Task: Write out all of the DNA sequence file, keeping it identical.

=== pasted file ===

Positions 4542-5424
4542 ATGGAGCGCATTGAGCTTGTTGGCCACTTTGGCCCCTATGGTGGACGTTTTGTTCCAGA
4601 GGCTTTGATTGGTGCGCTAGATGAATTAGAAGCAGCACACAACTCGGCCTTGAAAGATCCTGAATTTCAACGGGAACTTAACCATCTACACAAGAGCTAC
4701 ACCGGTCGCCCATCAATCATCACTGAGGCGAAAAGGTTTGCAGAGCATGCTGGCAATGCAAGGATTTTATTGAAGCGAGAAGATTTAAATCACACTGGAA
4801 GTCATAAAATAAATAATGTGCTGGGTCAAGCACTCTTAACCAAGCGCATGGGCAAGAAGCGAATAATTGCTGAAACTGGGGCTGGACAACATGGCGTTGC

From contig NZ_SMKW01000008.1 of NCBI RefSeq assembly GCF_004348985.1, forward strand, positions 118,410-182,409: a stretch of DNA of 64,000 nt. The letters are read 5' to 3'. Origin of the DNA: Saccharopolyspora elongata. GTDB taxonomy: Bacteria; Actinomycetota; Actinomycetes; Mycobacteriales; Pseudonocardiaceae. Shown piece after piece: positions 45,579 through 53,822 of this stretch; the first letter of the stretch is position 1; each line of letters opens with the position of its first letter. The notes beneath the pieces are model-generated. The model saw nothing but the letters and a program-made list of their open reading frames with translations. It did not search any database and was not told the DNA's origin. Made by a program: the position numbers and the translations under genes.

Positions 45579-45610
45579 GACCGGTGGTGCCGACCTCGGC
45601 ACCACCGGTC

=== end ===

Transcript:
Positions 4542-5424
4542 ATGGAGCGCATTGAGCTTGTTGGCCACTTTGGCCCCTATGGTGGACGTTTTGTTCCAGA
4601 GGCTTTGATTGGTGCGCTAGATGAATTAGAAGCAGCACACAACTCGGCCTTGAAAGATCCTGAATTTCAACGGGAACTTAACCATCTACACAAGAGCTAC
4701 ACCGGTCGCCCATCAATCATCACTGAGGCGAAAAGGTTTGCAGAGCATGCTGGCAATGCAAGGATTTTATTGAAGCGAGAAGATTTAAATCACACTGGAA
4801 GTCATAAAATAAATAATGTGCTGGGTCAAGCACTCTTAACCAAGCGCATGGGCAAGAAGCGAATAATTGCTGAAACTGGGGCTGGACAACATGGCGTTGC

From contig NZ_SMKW01000008.1 of NCBI RefSeq assembly GCF_004348985.1, forward strand, positions 118,410-182,409: a stretch of DNA of 64,000 nt. The letters are read 5' to 3'. Origin of the DNA: Saccharopolyspora elongata. GTDB taxonomy: Bacteria; Actinomycetota; Actinomycetes; Mycobacteriales; Pseudonocardiaceae. Shown piece after piece: positions 45,579 through 53,822 of this stretch; the first letter of the stretch is position 1; each line of letters opens with the position of its first letter. The notes beneath the pieces are model-generated. The model saw nothing but the letters and a program-made list of their open reading frames with translations. It did not search any database and was not told the DNA's origin. Made by a program: the position numbers and the translations under genes.

Positions 45579-45610
45579 GACCGGTGGTGCCGACCTCGGC
45601 ACCACCGGTC